Good day again: Sergeant Mendick of the Yard back with another story of life in the police. This day I am writing about Liverpool, that most maritime of British cities, where pimps and prostitutes walked the streets alongside policemen, packet rats and perpetrators of a whole pickle of pernicious crimes. Sometimes however, the police had to compete with people every bit as well trained and numerous as themselves.
Before uniformed police became the norm in the streets of British cities, the army was often called upon when there was riot or other civil unrest. Most cities had some sort of military presence, although soldiers were often lodged with the general public in inns and other establishments rather than in barracks. Liverpool was no different in this respect.
In the early decades of the nineteenth century there was great discontent in many parts of the country and even fear of civil war and uprising because of unemployment, and general distress. There was also agitation about electoral reform that peaked in the 1830s with talk of discontented men making pikes and planning bloody revolution. The government was in fear and quite capable of using force to repress any show of political dissent. Perhaps that was why there was some consternation in Liverpool in November 1831 when the garrison of redcoats were drawn up near the Exchange and live cartridges issued to each man. The people of the town must have wondered if the army was to be turned loose on them. In the event nothing happened, but the fear was genuine.
‘Down with the blues’
Sometimes it was the army themselves who caused the trouble. On Tuesday 1 July 1851 the 91st Regiment, the Argyllshire Regiment, were on duty in Liverpool but that night a number of them rioted and caused all sorts of trouble in the town.
The outbreak started in the Dale Street and North Street area, when a party of about fifteen to twenty of the 91st slipped off their belts, grabbed sticks and shouted ‘down with the blues’ [the police]. A soldier’s belt was a formidable weapon of thick leather with a heavy brass buckle. When swung through the air to gather speed, it could be nearly lethal. Using belts for fighting was common in the century. As Kipling put it:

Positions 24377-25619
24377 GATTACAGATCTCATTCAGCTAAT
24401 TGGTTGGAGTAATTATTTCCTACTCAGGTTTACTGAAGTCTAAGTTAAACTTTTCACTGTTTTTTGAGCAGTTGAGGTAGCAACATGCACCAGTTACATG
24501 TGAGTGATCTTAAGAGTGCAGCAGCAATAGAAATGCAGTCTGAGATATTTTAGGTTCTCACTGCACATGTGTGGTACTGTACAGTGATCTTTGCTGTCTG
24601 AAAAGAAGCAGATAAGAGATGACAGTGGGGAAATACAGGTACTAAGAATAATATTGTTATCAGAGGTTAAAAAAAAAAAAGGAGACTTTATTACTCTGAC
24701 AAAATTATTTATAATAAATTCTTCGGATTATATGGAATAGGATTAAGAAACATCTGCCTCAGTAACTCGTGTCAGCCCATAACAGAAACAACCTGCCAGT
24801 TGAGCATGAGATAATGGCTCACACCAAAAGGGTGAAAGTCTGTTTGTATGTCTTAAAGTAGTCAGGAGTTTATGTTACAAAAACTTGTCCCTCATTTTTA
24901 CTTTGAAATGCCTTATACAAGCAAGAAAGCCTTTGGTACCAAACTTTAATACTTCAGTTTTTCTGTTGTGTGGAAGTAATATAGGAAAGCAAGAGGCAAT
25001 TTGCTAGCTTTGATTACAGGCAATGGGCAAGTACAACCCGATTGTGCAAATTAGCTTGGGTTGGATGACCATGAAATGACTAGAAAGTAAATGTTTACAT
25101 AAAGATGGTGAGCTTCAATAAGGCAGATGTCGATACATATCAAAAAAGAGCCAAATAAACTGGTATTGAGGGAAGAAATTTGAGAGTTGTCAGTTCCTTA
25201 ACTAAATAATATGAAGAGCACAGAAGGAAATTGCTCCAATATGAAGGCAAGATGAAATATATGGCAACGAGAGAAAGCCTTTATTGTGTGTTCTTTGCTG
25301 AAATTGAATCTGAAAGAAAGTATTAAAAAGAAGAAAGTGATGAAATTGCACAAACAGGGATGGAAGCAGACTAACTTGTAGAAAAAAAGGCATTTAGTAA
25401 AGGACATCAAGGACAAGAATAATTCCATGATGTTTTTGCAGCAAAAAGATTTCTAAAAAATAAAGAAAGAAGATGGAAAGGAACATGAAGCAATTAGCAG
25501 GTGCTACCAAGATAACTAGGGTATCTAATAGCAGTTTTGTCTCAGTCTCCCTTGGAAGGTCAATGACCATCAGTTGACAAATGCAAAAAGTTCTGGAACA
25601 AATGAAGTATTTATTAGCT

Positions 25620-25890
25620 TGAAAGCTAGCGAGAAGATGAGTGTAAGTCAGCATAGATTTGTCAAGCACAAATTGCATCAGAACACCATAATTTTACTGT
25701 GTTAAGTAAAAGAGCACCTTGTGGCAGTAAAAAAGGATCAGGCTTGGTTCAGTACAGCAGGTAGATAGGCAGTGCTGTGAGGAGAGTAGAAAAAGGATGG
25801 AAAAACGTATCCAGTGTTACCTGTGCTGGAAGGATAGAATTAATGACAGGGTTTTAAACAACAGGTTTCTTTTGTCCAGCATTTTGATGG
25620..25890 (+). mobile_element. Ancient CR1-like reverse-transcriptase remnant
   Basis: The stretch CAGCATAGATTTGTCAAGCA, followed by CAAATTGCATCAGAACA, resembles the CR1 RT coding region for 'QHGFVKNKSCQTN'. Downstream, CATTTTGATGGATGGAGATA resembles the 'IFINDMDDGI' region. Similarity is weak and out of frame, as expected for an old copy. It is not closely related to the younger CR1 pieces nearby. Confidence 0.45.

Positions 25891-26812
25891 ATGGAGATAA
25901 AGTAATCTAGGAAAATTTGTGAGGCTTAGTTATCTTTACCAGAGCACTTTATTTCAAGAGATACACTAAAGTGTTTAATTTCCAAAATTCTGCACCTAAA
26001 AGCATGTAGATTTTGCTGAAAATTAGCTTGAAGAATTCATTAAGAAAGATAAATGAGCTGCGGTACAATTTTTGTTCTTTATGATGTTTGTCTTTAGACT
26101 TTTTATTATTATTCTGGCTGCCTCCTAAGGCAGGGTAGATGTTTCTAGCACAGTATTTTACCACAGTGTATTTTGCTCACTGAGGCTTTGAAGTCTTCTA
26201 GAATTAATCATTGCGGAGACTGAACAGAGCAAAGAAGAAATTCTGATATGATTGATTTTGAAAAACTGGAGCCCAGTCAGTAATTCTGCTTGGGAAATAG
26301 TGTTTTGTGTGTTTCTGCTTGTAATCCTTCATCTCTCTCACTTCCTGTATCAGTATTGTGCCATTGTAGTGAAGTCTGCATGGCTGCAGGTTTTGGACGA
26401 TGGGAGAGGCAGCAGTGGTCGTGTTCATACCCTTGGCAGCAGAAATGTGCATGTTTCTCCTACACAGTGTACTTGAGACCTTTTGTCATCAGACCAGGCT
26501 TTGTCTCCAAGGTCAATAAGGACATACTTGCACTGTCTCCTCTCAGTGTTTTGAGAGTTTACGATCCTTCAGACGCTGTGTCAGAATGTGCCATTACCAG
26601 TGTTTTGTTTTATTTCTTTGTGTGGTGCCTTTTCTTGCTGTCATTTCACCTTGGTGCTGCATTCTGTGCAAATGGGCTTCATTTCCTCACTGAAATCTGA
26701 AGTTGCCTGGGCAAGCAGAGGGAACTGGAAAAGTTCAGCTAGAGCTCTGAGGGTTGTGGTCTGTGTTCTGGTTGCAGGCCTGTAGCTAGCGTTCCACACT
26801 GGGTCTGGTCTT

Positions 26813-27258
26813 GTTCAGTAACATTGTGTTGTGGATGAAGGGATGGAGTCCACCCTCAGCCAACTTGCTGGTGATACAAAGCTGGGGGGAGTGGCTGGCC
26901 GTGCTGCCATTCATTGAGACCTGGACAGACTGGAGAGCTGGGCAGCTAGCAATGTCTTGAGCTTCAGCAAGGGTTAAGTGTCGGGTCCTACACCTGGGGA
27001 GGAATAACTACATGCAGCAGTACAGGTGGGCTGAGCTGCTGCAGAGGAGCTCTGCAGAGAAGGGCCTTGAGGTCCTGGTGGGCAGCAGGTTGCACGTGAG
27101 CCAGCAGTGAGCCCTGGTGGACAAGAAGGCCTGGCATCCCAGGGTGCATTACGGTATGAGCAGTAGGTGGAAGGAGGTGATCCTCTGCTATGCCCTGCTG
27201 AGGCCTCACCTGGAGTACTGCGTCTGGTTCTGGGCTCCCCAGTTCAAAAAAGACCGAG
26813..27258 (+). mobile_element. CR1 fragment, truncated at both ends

‘For it was: – ‘Belts, belts, belts, an’ that’s one for you!’
In this case there were also civilians handing out weapons, short, heavy sticks with knobs at the end, to the disaffected men.
The men continued to Fontenoy Street, shouting the odds at the police and obviously spoiling for a fight. Walking three abreast, they swaggered up Dale Street and saw a lone policeman, Constable John Duggan, outside the Earl Grey pub.
‘Here’s one of the buggers,’ one soldier, Private McGill said, ‘let’s kill him.’
The soldiers made a rush at Duggan, swinging their weapons. McGill had a short cane and struck the first blow, but others followed, with Privates John Wraith and Thomas Powers prominent. Duggan had no chance to defend himself against so many; the buckle of a belt staggered him and he went down in a flurry of blows. McGill promptly jumped on top of his prone body. Duggan rose and ran into a clothes shop where he sheltered until somebody cried out:
That was a warning that the army had sent out a patrol to quell the trouble and the redcoats immediately ran up Shaw’s Brow, shouting ‘down with the blues.’ As soon as they had gone, people moved to help the injured policeman. Powers met Constable Nelson Lees in Richmond Row and at once reached for his bayonet but Lees was quicker and struck his arm so he pushed the weapon back into its scabbard. Lees took the bayonet away and arrested Powers.